My final shoot was shooting for Mark Alyn Communications, recording UFC champion Brian “T-City” Ortega’s foundation giving out martial-arts scholarships to deserving kids. The shoot consisted of the ceremony, martial-arts demonstrations, and interviews with the scholarship winners. The camera did get a few looks of disbelief, as the client was used to seeing me with a more “professional looking” (bigger) camera. I had to assure them that this was not something I purchased on a Best Buy special. I educated them that many of the smaller pro cameras out today will replace the larger Betacam-size rigs they were used to seeing at press events. Its small size allowed me to go from room to room, making set-up changes very quickly. And the client was very happy with the footage.
The only area where the XF405 suffers is in battery life and lack of battery charger. I think a camera at this level should include a charger that isn’t the camera. Luckily you can get a third-party charger for $5. It wouldn’t be my go to camera for long continuous events like weddings or long lectures, due to the short battery life. It is extremely durable, compact and has great image quality, so with enough batteries, you can do great things with it. If I wind up purchasing the XF405 or XF400, I will be buying a minimum of 3 or 4 batteries to go with it.
In conclusion, I was really impressed with the Canon XF405, as it can fill many roles in the production environment. It’s not a cinema camera, and it’s not meant to be. It can be used in reality show production, sports, small TV studios, and ENG very easily. The flexibility the XF405 offers as far as audio inputs, video outputs, video codecs, dual SD card recording, where you actually record 4K to the SD cards and not more expensive C-Fast media or external devices, make it a great choice for many types of jobs.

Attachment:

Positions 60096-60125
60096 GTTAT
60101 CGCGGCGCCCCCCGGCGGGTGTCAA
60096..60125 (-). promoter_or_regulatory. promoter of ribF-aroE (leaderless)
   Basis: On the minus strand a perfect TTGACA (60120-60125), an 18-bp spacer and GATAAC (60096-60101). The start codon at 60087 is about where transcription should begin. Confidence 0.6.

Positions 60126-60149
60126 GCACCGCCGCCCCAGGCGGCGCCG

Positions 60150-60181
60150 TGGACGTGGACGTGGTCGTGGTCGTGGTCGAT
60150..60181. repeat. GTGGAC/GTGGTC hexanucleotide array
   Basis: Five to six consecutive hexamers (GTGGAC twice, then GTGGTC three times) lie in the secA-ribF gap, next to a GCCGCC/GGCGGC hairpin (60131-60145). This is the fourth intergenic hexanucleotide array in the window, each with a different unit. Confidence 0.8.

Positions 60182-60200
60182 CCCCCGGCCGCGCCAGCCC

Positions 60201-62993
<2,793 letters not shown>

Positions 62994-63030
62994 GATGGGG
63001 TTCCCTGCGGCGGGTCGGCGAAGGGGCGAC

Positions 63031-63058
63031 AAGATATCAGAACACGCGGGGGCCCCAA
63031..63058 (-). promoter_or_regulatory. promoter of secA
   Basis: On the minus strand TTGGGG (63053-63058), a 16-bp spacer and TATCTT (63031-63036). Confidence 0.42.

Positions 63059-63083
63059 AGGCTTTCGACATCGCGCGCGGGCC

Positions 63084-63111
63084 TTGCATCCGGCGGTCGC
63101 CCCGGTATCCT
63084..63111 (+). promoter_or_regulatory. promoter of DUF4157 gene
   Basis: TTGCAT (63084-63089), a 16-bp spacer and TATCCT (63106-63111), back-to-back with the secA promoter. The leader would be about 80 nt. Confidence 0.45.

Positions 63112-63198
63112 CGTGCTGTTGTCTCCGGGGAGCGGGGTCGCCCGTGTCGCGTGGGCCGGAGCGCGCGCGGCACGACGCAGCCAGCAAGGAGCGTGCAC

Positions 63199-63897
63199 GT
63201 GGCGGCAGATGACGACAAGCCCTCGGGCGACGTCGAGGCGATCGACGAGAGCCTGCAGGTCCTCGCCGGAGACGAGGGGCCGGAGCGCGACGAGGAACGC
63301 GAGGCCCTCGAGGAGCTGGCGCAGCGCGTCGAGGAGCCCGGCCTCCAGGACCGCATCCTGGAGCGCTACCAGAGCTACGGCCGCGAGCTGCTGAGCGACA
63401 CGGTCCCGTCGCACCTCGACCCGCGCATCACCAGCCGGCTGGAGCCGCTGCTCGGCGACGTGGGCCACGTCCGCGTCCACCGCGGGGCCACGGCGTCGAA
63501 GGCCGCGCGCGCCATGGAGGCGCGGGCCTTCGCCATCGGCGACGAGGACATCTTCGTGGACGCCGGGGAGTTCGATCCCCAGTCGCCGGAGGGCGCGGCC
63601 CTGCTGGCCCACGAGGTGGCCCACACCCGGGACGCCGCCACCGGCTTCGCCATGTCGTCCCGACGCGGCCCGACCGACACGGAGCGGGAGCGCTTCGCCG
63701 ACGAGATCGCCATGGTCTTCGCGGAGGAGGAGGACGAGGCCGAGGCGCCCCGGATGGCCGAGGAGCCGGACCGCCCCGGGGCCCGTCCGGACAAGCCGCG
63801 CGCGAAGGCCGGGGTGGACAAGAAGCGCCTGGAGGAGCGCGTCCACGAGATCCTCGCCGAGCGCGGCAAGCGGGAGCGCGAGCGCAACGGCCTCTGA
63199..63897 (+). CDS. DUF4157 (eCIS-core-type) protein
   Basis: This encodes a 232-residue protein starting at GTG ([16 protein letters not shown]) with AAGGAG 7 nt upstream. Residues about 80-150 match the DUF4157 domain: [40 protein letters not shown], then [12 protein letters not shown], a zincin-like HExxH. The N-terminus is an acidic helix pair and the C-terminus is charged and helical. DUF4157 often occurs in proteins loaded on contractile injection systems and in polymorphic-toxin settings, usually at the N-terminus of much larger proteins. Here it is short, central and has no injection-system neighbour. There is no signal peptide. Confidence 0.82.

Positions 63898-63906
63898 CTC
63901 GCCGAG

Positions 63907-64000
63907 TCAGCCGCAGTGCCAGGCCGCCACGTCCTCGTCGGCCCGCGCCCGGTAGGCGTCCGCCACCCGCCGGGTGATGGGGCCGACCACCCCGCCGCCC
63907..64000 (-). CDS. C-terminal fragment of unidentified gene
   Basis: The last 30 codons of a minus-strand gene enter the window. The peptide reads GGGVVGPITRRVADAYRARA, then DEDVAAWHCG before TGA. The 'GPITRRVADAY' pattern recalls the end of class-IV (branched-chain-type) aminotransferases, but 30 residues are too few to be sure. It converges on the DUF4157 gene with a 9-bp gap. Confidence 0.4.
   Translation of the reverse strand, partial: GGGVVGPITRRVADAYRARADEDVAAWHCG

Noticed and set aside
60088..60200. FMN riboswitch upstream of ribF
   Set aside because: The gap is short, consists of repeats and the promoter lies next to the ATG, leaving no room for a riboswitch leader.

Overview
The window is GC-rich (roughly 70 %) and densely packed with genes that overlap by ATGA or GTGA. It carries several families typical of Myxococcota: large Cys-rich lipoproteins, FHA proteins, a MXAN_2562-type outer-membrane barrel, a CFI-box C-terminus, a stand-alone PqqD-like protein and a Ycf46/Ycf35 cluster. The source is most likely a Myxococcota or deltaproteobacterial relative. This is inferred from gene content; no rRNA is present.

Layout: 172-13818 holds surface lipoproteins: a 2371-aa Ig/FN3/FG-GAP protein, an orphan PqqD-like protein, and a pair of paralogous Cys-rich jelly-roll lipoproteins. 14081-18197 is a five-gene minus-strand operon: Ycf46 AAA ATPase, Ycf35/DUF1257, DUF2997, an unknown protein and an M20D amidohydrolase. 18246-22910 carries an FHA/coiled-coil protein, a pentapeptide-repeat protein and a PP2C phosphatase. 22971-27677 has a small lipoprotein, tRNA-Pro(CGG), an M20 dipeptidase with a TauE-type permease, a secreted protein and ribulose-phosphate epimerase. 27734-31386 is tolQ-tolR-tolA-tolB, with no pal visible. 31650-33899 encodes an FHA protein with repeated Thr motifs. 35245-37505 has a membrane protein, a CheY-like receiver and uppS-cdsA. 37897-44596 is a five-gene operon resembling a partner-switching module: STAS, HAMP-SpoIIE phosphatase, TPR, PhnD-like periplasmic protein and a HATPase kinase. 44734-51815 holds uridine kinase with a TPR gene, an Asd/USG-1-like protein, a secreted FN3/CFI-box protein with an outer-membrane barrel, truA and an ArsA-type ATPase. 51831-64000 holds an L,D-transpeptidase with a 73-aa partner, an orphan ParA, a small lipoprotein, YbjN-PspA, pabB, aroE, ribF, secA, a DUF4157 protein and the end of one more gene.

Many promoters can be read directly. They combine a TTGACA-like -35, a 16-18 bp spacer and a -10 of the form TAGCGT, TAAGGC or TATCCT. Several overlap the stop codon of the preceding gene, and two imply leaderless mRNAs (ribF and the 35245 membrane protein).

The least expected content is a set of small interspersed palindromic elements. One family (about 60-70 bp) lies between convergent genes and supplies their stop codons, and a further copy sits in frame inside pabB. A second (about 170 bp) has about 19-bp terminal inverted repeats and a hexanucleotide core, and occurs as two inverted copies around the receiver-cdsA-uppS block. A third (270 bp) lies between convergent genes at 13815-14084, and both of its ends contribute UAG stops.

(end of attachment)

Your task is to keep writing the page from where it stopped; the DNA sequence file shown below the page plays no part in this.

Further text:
If the XF405 sounds good but you don’t need the HD-SDI and would like to keep $500 in your pocket, check out the XF400, which is the exact same camera without HD-SDI. If you want to save about $1,000 over the XF405, you can get the more consumer-oriented Canon GX10, which has all the features of the XF400, but without the top handle/professional XLR audio inputs, only the 1/8” stereo input and a jack in case you decide to purchase the top handle later.
If, on the other hand, you need all the features of the XF405, but covet additional bells and whistles like HDR, more efficient H.265 recording, 12G-SDI, HDMI 2.0, and the kind of real switches, buttons and lens rings that professionals are used to, Canon has announced the XF705, to be released in September at an MSRP of $7,999. The only downside is you lose the ability to impersonate a home-video shooter by taking off the handle and pro audio module. (It even includes a battery charger!)
But I don’t think you can go wrong using the XF405 for most TV/video production applications. I don’t look forward to giving it back to Canon.